Hydroxyl radicals in the tropical troposphere over the Suriname rainforest: airborne measurements 1Department of Atmospheric Chemistry, Max Planck Institute for Chemistry, Mainz, Germany
2Department of Chemistry, York University, Toronto, Canada
*now at: Department of Biology, University of Antwerp, Belgium
**now at: Institute for Atmospheric and Climate Science, ETH Zürich, Switzerland
Received: 01 Jul 2008 – Published in Atmos. Chem. Phys. Discuss.: 15 Aug 2008 – Published: 22 Apr 2010Abstract. Direct measurements of OH and HO2 over a tropical rainforest were made
for the first time during the GABRIEL campaign in October 2005, deploying
the custom-built HORUS instrument (HydrOxyl Radical measurement Unit based
on fluorescence Spectroscopy), adapted to fly in a Learjet wingpod. Biogenic
hydrocarbon emissions were expected to strongly reduce the OH and HO2
mixing ratios as the air is transported from the ocean over the forest.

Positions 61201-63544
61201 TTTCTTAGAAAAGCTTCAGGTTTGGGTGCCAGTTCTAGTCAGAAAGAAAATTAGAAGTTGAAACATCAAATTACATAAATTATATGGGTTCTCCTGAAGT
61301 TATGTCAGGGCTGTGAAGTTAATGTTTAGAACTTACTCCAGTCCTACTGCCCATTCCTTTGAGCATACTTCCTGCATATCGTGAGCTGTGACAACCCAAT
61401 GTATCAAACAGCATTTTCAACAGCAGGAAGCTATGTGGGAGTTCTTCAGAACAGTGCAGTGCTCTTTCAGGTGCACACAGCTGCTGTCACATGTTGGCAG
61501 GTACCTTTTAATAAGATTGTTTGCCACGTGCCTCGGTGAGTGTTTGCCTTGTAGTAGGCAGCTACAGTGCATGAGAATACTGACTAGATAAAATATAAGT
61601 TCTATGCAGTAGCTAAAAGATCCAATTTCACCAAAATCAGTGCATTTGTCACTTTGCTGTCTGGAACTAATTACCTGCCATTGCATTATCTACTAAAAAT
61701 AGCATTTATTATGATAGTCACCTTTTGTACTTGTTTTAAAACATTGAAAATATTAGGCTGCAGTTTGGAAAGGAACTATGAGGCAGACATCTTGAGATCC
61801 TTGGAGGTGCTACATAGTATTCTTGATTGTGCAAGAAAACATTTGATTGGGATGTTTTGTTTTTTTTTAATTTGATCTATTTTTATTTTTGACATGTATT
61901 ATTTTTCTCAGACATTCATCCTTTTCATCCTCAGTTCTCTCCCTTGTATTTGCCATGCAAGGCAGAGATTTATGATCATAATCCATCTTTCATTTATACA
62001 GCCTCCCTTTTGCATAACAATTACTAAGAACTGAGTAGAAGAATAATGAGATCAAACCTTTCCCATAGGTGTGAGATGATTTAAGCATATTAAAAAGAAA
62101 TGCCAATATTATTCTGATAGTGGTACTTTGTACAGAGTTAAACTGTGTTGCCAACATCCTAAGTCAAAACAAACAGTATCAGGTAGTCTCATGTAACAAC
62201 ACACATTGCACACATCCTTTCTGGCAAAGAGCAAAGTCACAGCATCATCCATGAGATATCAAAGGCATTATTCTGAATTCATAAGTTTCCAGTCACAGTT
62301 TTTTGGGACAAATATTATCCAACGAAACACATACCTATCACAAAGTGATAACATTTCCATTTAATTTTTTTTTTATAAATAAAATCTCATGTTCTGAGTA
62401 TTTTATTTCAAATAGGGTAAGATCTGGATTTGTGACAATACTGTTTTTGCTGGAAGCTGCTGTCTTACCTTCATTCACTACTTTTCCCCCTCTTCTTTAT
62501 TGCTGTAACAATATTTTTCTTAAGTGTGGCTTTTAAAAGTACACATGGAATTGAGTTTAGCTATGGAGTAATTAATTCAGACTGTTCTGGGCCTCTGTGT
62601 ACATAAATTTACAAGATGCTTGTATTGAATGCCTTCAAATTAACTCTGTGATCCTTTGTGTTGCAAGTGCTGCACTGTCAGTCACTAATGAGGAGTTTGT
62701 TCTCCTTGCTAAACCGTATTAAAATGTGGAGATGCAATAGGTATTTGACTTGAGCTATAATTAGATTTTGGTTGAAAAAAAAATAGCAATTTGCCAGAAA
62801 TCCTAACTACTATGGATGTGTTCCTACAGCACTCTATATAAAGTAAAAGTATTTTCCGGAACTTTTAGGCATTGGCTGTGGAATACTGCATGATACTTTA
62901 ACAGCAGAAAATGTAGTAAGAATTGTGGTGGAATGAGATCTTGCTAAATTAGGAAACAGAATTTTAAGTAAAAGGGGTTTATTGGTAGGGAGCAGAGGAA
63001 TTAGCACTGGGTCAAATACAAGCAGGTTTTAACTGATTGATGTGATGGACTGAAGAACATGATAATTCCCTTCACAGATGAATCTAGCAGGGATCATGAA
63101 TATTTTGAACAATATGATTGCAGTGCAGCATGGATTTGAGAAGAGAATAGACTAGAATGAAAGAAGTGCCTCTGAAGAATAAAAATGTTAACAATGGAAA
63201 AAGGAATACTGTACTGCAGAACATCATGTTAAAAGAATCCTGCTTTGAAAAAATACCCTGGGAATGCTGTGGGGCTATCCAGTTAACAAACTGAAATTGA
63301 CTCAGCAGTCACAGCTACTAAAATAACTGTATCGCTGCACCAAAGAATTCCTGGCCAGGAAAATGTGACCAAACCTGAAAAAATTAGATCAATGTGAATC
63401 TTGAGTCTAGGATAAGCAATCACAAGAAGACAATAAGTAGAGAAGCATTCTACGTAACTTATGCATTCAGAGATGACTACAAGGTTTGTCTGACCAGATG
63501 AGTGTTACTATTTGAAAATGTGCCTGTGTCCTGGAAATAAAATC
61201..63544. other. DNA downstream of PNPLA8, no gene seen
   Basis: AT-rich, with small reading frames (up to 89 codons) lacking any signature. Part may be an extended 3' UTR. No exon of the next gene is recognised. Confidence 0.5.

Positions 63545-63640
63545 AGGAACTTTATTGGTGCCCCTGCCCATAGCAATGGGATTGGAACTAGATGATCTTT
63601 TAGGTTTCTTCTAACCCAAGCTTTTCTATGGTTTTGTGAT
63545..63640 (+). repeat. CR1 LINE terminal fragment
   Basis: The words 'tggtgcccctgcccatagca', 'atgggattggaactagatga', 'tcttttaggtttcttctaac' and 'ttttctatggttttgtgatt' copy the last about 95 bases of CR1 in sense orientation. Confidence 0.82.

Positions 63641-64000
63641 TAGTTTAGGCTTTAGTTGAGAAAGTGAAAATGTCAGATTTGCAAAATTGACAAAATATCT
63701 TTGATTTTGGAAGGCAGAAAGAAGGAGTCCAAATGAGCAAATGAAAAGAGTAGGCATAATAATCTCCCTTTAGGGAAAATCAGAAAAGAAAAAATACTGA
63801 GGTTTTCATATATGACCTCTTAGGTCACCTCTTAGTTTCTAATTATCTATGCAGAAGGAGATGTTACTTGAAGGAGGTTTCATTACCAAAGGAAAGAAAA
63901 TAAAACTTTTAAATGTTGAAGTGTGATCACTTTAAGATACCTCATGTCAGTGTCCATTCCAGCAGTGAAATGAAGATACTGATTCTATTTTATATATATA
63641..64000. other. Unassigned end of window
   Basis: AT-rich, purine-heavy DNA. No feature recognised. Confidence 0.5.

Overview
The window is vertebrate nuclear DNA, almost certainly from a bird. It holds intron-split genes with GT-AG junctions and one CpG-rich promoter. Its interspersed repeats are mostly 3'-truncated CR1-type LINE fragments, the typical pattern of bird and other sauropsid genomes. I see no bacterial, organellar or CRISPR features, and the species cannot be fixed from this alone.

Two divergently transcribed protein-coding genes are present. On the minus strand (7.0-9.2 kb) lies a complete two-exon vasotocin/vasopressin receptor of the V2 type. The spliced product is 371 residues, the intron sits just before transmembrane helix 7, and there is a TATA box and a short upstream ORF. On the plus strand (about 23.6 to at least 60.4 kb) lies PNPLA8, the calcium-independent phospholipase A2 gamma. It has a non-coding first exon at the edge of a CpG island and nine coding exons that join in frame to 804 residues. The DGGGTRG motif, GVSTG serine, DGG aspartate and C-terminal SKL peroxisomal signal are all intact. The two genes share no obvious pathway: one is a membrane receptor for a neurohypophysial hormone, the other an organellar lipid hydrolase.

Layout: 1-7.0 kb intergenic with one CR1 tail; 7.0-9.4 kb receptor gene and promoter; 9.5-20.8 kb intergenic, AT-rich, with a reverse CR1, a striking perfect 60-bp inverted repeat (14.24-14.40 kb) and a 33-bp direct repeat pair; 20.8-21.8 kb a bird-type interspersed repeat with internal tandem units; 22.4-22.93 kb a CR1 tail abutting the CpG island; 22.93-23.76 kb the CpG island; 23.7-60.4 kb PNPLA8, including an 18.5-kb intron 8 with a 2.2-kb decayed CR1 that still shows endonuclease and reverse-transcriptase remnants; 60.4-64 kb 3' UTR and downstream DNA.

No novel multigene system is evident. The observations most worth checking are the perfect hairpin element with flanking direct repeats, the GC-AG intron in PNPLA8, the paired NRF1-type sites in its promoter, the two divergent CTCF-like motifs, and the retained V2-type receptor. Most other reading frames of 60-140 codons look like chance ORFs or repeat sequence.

However, surprisingly high mixing ratios of both OH and HO2 were
encountered in the boundary layer over the rainforest.
The HORUS instrumentation and calibration methods are described in detail
and the measurement results obtained are discussed. The extensive dataset
collected during GABRIEL, including measurements of many other trace gases
and photolysis frequencies, has been used to quantify the main sources and
sinks of OH. Comparison of these measurement-derived formation and loss
rates of OH indicates strong previously overlooked recycling of OH in the
boundary layer over the tropical rainforest, occurring in chorus with
Citation: Martinez, M., Harder, H., Kubistin, D., Rudolf, M., Bozem, H., Eerdekens, G., Fischer, H., Klüpfel, T., Gurk, C., Königstedt, R., Parchatka, U., Schiller, C. L., Stickler, A., Williams, J., and Lelieveld, J.: Hydroxyl radicals in the tropical troposphere over the Suriname rainforest: airborne measurements, Atmos. Chem. Phys., 10, 3759-3773, doi:10.5194/acp-10-3759-2010, 2010.